I was wrong about Trevor Williams.

After many people wrote him off following a lackluster Spring Training (myself included), the career resurgence of Trevor Williams in 2024 has been a massive development for the Nationals. Alas, it's time to give him his flowers for his fantastic start to the season.
The resurgence of Trevor Williams has been a marvel for the Nats
The resurgence of Trevor Williams has been a marvel for the Nats / Richard Rodriguez/GettyImages

As a Virginia native who has since relocated to Texas, I got to see Trevor Williams pitch live when the Nationals came to Texas to face the Rangers earlier this month, and I was legitimately shocked to watch Williams get out of numerous jams, including watching him twice work out of bases loaded situations with 0 outs. It was a game in which he ultimately earned his third victory of the season, a quiet 1-0 win over the defending champs and the only win the Nats were able to salvage in the series. It was at this moment that I knew I had to finally admit something I never thought I would, especially after his performance last year and in Spring Training: I was wrong about Trevor Williams.

Yes, during Spring Training I was one that, like many others, was against having Williams be apart of the rotation going into this season. I truly believed that the final spot in the rotation should have gone to Jackson Rutledge, however I completely understood the organization's reasoning for not giving up on Williams. He was signed to a 2-year, $13 million contract before last season, and the team had a lot of question marks surrounding their pitching staff coming into this season.

What I didn't understand yet, was that Davey Martinez and co. had a plan to make Williams more effective. So far, it has worked tremendously, as the goal has been to keep Williams around 80 pitches or so, basically limiting him to 5 innings or so per start in 2024. In fact, the righty has only gone over 90 pitches twice this season, and you could argue that they were his two worst starts of the season. The goal of not having Williams have to face opposing lineups for a third time and not letting him labor as he passed the 80 pitch plateau is something that is paying dividends so far. One statistic that I was able to calculate is his pitches per game, which shows just how dedicated Davey has been to relying on this strategy until it fails. Williams in 2023 was throwing 87.43 pitches per game across 30 starts, and in 2024 he has only thrown 82.6 pitches per game in 10 starts. Although the sample size varies, the blueprint is clearly out there now to make Trevor Williams a successful pitcher in this league. Williams has also credited Sean Doolittle to his success several times in post-game interviews.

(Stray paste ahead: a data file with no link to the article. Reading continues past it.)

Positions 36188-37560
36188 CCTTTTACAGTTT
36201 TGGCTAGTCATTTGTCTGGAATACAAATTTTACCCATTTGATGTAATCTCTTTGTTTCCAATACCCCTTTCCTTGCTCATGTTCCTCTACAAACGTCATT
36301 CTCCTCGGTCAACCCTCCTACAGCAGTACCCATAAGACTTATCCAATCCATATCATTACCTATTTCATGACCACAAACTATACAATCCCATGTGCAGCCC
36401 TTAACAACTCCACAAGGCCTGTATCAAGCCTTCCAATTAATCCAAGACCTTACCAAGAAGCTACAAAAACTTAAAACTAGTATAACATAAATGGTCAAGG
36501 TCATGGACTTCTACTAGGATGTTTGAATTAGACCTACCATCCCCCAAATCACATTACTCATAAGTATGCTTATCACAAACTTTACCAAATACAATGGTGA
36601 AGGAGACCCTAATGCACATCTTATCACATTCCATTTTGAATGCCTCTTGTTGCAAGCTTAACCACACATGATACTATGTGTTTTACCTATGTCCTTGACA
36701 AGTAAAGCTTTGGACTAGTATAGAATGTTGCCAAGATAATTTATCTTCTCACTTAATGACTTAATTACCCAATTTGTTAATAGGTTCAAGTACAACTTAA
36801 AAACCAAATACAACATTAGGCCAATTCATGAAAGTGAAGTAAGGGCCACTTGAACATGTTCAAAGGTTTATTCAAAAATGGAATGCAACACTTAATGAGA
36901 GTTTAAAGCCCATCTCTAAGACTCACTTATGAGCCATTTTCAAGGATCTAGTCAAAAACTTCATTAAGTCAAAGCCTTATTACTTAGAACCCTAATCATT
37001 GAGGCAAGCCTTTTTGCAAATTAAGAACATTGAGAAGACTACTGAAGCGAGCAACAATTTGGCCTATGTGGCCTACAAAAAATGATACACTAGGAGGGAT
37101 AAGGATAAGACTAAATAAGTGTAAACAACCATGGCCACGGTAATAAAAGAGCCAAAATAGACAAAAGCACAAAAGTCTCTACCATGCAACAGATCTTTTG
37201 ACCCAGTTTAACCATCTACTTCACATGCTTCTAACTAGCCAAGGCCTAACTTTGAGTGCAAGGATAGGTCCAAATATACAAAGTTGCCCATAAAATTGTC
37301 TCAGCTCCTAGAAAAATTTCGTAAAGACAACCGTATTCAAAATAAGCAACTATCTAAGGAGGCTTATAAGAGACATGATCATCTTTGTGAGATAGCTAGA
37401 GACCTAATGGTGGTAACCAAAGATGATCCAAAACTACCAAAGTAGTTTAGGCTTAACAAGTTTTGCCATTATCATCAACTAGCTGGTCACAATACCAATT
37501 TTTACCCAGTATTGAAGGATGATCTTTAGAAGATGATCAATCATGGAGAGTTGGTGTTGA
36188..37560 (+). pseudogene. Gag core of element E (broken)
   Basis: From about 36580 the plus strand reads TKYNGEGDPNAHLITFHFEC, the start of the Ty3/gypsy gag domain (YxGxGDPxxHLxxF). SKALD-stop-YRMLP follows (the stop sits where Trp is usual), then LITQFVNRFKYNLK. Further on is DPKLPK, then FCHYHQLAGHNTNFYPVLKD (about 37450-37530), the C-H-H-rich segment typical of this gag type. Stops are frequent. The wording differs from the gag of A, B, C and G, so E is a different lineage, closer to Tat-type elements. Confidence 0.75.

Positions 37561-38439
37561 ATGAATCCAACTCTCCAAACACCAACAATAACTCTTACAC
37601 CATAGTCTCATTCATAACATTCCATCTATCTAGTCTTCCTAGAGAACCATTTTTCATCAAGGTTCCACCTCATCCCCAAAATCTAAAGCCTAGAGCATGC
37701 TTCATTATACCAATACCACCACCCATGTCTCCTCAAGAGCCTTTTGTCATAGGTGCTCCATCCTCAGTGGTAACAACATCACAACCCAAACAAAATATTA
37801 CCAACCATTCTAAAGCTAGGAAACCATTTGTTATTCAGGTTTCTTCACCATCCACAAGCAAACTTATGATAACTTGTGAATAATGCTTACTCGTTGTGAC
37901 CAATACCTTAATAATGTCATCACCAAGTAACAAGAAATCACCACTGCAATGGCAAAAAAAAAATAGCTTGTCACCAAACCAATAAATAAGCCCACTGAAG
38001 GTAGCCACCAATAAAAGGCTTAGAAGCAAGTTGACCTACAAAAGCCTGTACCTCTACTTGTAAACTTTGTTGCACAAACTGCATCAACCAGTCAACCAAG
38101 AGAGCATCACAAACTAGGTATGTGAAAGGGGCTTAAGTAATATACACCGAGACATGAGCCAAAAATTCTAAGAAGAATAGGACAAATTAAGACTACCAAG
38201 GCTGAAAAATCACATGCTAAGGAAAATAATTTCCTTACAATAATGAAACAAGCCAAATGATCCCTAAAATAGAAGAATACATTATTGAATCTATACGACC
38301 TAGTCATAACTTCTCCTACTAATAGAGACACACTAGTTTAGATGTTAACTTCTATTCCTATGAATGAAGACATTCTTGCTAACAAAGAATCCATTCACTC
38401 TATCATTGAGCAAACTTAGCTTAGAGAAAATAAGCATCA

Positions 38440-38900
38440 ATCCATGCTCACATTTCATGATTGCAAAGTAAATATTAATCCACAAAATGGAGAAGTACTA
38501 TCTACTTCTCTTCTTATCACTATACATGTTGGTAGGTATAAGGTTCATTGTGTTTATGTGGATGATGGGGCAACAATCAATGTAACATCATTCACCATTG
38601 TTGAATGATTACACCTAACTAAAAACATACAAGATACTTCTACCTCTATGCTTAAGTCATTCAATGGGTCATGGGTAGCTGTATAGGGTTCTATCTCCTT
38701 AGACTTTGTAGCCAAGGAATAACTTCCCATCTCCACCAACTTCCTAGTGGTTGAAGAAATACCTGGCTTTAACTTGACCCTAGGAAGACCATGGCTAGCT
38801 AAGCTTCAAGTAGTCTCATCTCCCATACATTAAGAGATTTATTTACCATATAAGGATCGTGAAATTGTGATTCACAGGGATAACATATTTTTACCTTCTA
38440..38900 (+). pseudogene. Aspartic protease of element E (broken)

After another solid outing against the Seattle Mariners on Saturday where he matched a season-high 8 strikeouts over 5 innings of work with just 5 hits and one home run allowed, Williams is now 4-0 with a 2.29 ERA and 1.08 WHIP, a vast improvement from his horrendous 2023 line of 6-10 with a 5.55 ERA and 1.60 WHIP.

One more obvious factor that needs to be mentioned when it comes to how Trevor Williams has been able to experience this much of a bounce back is that he is limiting the long ball. Last season, Williams gave up the most home runs in the National League, with 34 long balls given up. So far this year, he has only been snakebitten by the home runs twice, including the one he gave up to Julio Rodriguez of Seattle on Saturday. His ability to not solely rely on his 90 MPH fastball to strike guys out has been huge for his success, and, well just look at this pitch and location below.

What really intrigues me now, as I alluded to in my blog last Sunday, is what kind of return the Nationals will be able to get for Williams before the trade deadline. I won't get into a ton of details, but with the current state of the organization and the fact that pitching wins in October, the return for Williams by himself might not be anything crazy, but I would guess a team's Top 20 prospect is likely attainable. Perhaps a package of Williams with another player would be enough to fetch even more, but for now, we must enjoy the resurgence of Trevor Williams.

What do you think about the bounce back of Trevor Williams? Do you think this will continue? When do you think the Nationals will look to move him? As always, please let me know on X @DCBerk.

All stats in this article were provided by Baseball Reference and MLB.com.